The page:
SCRUTINY COMMITTEE (ECONOMY AND ENVIRONMENT)
Minutes of a meeting held on 17th June, 2014.
Present: Councillor Mrs. A.J. Moore (Chairman); Councillor E. Hacker (Vice-Chairman); Councillors P.J. Clarke, G.A. Cox, Mrs. P. Drake, Mrs. M. Kelly Owen, P.G. King, G. Roberts and S.T. Wiliam.
74 APOLOGY FOR ABSENCE -
This was received from Councillor A.G. Powell.
75 MINUTES -
RECOMMENDED - T H A T the minutes of the meeting held on 20th May, 2014 be approved as a correct record.
76 DECLARATIONS OF INTEREST -
No declarations were received.
77 REVENUE AND CAPITAL MONITORING FOR THE PERIOD 1ST APRIL, 2014 TO 30TH APRIL, 2014 (DDS AND DVSH) -
The Committee was informed of the position in respect of the revenue and capital expenditure for the period 1st April to 30th April, 2014 regarding the Revenue and Capital Budgets within the Committee’s remit. A graph and table setting out the variance between the profiled budget and actual expenditure to date was attached as an Appendix to the report. The accountant in presenting the report advised that as it was very early in the new financial year and there were currently no variances projected against the full year budget as shown in the table in paragraph 3 of the report. The original budgets for 2014/15 had taken into account the savings required for the current financial year and the budgets would be monitored closely to ensure that the savings were achieved. The savings required for each service area were noted as:
Highways Maintenance & Engineering Design & Procurement – £165k
Waste Management - £1,020k
Grounds Maintenance –£40k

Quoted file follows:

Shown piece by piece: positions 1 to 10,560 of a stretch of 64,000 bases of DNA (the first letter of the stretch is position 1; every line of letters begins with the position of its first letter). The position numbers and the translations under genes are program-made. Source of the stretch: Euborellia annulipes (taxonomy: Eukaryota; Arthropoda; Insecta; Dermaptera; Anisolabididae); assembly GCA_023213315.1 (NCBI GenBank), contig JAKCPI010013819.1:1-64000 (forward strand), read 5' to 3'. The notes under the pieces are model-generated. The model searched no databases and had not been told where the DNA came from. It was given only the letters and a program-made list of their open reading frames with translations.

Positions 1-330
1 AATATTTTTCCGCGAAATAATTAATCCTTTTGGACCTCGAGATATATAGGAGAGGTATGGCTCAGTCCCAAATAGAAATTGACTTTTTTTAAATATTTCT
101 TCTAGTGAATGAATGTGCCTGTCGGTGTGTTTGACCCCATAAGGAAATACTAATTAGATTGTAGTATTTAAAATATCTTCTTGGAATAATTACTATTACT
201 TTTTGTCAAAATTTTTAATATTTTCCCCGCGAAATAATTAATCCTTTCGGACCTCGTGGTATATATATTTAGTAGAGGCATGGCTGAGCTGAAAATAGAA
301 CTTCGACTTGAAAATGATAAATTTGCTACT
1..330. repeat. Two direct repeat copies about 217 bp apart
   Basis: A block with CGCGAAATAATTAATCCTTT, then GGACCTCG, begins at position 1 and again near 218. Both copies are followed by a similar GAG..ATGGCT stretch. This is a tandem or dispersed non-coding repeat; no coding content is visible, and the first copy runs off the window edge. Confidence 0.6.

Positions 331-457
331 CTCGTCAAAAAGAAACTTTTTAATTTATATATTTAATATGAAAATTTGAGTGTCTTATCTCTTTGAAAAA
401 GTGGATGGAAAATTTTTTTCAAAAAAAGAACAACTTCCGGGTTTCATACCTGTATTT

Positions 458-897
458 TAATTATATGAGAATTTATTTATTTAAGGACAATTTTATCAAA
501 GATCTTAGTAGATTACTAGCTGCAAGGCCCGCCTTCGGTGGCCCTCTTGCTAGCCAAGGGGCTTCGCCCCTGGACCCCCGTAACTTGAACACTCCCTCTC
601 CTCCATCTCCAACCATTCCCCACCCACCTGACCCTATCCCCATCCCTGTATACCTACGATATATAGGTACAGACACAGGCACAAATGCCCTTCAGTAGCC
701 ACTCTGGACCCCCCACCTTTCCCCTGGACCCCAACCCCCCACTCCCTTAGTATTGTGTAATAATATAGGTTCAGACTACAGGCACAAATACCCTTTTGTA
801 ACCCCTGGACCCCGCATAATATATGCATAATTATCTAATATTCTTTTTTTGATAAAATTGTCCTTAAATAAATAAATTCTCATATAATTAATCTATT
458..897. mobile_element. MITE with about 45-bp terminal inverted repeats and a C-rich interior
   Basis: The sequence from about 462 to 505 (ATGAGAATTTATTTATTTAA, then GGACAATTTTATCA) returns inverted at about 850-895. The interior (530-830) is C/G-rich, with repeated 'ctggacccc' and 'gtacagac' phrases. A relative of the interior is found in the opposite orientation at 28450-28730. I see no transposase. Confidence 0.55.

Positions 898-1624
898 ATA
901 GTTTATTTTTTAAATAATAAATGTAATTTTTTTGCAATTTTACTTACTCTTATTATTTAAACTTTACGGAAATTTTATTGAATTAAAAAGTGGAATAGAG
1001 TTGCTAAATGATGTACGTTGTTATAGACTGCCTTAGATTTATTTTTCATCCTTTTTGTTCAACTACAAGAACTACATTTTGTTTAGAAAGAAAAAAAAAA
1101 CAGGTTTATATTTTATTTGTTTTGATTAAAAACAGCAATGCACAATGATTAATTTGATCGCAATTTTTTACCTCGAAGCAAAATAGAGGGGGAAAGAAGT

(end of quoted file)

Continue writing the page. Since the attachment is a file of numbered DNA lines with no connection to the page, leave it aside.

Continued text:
Leisure - £457k
Planning and Transportation - £161k.
For the service area Economic Development again it was very early in the financial year and there was currently no variance to the profiled budget. Although there were continued pressures on the service, it would be closely monitored during the year with a balanced budget anticipated at year end.
Appendix 2 to the report detailed the financial progress on the Capital Programme as at 30th April, 2014, it being noted that the Managing Director’s Emergency Powers had been used to approve the inclusion of Section 106 monies into the programme for
· Maslin Park - £43k
· Footway improvements at Cowbridge - £72k
· Premier Inn bus layby and shelter - £87k.
The Committee was also advised that Appendix 2 did not include any requests for unspent committee expenditure to be slipped from 2013/14 into 2014/15 as any requests would be included in the closing down report to be presented to a future Cabinet meeting. Where it was also evident that the full year’s budget would not be spent during the year the relevant officers were required to provide an explanation for the shortfall which would be taken to the earliest available Cabinet.
In noting that the information provided was early on in the process, and Members being mindful that savings would also have to be made it was subsequently
RECOMMENDED - T H A T the current position with regard to the 2014/15 Revenue and Capital Monitoring be noted.
Reason for recommendation
To apprise Members of the current situation.
78 PLAY (DDS) -
Following a request by the Committee the report provided an update to the Scrutiny Committee regarding the Play Sufficiency Audit and other matters related to the Council’s play service.